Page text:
Pilots, city seek solutions
FAIRMONT – The town hall meeting at Fairmont Municipal Airport drew a crowd Tuesday night to discuss improvements local pilots would like to see implemented at the facility, from maintenance to management.
The meeting followed the City Council’s decision in June to terminate its fixed-base operator and maintenance agreements with Five Lakes Aviation. The contract, originally for five years, will instead end after one year, on Sept. 30. In the meantime, the city is examining the protocols at the airport and deciding where change needs to take place.
Because of the time needed to research the task, recruit candidates and conduct interviews, the city will likely hire an interim manager to run the facility before a more permanent solution is reached, city administrator Mike Humpal told the group gathered Tuesday night.
“We want to keep things positive; we’re not here to talk about the past,” said Councilman Terry Anderson, who was joined by fellow council members Chad Askeland and Darin Rahm.
“We’re going to change the management,” Humpal said. “Whether we stick with a fixed-base operator or switch the model … we want to hear what you have to say.”
Pilot Dan Fullerton didn’t pull any punches.
“Fire the advisory board,” he said, his unhappiness stemming in part from the board failing to make a recommendation on whether to terminate Five Lakes Aviation. Fullerton also noted that three of five board members are employed by Kahler Automation, which in his opinion, gives too much clout to one corporation.
The tone quickly turned defensive, when a member of the advisory board took exception to Fullerton’s comments, but the meeting was quickly redirected, and the session carried on without contention.
Many of the pilots present wanted to see the fixed-base operator serve as an ambassador for the community. Professionalism was stressed, with pilot Pat Beemer suggesting airport employees wear uniforms so they are readily identified by anyone flying into the airport.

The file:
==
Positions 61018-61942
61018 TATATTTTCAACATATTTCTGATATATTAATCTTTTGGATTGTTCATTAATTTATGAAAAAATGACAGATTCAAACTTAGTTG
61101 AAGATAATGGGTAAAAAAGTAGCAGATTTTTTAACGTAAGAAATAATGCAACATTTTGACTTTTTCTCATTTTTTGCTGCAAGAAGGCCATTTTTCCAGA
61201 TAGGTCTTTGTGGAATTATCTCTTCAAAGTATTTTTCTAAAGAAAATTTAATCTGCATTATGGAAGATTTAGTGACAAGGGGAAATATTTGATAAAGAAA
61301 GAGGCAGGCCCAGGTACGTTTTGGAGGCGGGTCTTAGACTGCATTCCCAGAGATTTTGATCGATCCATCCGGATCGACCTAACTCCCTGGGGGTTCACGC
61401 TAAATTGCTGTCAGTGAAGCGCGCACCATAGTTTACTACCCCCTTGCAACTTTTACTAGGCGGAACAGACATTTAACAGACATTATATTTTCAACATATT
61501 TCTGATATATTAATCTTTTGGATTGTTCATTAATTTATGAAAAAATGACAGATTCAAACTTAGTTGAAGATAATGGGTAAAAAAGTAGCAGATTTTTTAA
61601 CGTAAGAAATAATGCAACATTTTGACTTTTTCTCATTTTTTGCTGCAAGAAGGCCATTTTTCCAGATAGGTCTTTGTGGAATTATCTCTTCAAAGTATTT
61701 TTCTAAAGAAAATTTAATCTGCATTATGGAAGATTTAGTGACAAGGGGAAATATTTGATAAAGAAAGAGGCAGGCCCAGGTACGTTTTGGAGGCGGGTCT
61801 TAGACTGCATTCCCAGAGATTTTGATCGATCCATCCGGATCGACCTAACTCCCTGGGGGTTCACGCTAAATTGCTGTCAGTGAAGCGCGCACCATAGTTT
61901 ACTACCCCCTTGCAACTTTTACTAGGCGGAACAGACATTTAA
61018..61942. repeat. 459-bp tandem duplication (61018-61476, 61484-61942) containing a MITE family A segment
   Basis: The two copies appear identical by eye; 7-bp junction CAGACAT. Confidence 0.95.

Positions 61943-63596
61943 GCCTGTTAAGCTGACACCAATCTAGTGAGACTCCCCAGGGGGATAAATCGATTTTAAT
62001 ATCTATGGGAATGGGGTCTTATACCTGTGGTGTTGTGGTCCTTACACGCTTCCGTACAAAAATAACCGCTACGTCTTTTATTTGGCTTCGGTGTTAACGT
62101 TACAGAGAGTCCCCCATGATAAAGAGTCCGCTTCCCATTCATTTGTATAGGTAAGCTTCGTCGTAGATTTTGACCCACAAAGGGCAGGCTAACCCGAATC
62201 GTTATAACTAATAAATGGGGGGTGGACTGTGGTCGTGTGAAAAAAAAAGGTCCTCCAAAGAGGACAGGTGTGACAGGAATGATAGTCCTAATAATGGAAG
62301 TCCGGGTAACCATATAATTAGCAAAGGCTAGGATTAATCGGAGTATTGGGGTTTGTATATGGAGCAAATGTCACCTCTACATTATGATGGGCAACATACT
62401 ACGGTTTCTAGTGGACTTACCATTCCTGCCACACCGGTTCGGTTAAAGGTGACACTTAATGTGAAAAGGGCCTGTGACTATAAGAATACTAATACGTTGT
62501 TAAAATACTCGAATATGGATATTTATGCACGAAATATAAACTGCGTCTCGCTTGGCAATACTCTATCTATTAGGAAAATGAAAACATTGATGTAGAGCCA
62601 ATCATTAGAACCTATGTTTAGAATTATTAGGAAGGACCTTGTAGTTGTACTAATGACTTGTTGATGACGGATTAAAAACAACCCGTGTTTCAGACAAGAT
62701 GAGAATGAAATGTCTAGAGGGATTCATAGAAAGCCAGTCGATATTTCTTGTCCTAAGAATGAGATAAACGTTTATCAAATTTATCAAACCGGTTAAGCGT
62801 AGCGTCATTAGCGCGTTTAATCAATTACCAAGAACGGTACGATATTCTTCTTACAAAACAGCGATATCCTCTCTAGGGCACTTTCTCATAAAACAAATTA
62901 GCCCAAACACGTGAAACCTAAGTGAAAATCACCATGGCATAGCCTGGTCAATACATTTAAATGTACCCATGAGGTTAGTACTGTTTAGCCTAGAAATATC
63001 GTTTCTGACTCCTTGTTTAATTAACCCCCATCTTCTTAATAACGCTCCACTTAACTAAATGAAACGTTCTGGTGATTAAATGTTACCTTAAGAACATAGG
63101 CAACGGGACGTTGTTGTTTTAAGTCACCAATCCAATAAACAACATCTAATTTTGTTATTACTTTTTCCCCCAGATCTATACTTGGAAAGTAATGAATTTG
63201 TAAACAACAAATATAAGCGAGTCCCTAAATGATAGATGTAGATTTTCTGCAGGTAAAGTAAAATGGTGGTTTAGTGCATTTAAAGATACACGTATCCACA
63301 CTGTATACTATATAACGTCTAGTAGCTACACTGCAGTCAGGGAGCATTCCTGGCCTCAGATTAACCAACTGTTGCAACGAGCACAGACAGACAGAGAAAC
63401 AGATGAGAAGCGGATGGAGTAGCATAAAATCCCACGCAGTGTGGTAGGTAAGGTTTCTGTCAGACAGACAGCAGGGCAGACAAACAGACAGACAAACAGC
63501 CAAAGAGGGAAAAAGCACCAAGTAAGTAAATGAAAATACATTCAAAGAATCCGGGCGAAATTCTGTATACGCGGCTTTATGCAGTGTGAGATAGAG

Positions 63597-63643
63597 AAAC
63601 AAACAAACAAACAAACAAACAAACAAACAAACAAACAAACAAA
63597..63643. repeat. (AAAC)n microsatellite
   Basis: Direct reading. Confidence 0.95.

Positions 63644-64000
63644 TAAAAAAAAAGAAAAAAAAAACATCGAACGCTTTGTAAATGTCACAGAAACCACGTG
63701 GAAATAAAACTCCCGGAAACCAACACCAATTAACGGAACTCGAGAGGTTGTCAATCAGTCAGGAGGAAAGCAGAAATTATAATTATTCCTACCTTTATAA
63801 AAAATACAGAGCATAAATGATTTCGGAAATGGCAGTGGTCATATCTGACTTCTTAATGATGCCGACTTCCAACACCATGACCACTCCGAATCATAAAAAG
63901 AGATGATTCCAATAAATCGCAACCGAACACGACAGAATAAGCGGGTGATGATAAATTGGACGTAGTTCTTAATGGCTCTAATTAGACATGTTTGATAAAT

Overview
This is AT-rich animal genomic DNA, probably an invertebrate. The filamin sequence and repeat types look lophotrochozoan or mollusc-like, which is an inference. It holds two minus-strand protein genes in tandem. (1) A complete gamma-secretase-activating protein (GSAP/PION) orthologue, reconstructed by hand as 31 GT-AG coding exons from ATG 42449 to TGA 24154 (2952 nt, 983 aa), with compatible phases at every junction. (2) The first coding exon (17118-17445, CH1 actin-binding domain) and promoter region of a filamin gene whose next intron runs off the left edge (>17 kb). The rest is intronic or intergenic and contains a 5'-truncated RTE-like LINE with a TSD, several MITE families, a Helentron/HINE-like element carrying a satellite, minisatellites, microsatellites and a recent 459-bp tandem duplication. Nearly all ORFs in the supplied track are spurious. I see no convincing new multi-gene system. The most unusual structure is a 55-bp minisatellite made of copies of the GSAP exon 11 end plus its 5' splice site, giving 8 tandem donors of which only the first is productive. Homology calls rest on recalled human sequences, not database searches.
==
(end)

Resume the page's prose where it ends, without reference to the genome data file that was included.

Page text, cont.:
Beemer had a list of recommendations that seemed popular with his peers, from requiring the fixed-base operator to provide flight instruction, to having a certified mechanic available to service planes, to upgrading the oil disposal facility, to power-brushing the tarmac on a regular basis, to fixing the hangars to prevent water from pooling inside them.
“This is my airport, and I want to see it continue in a more professional manner,” he said.
Appearance was a frequent theme. Pilot Verlus Burkhart asked that something be done about the weeds growing on the property and one of the buildings that needs to be painted. Sharon Burkhart suggested updated furniture for the interior and better signage for the site.
“We’re not advertising where our airport is,” she said.
All agreed the airport should be better promoted so the community understands how crucial the facility is to the local economy.
“We have a whole lot of corporations that would not be here without this airport,” said retired pilot and businessman Ernie Nuss.
Humpal agreed: “Half the people in Fairmont don’t understand the number of corporations that take off and land here on a weekly basis.”
One way for pilots to be more involved in promoting the facility would be to form an association, pilot Mark Raven said. It could be a way to raise funds, develop a sense of community, and discuss issues.
“We could get things out in the open,” he said.
Other suggestions included:
o Adding a designated grass landing strip.
o Installing a better security system for the hangars.
o Inviting speakers for regular safety presentations.
o Scheduling fun activities to draw more people out to the airport and potentially increase interest in piloting.
o Changing the name to Fairmont Regional Airport to reflect the wide radius of users frequenting the facility.
o Building private hangars to rent.
“A lot of these things are not the FBO’s responsibility,” Fullerton pointed out, asking what the city was willing to do. “… What’s your commitment to make those things happen?”
Humpal said many of the concerns brought up Tuesday were contracted to Five Lakes Aviation. Going forward, the city can take control back and find a better way to maintain the property. For instance, the city sprays all its parks two times a year for weeds. Rather than paying someone else to do that at the airport, the parks department could possibly take on the task.
Denny Militello, who sat on the original airport advisory board, pointed out that if the city took care of the grounds, the fixed-base operator could focus on aviation-oriented things, like serving pilots and running a flight school.
The meeting ended with enthusiastic applause, after Humpal asked the pilots to continue giving the city their input, as well as some time, to turn things around at the airport.
“I think what you’re seeing is a commitment our City Council to improve this facility,” Humpal said. “… Will it happen overnight? No. But we will work toward it diligently.”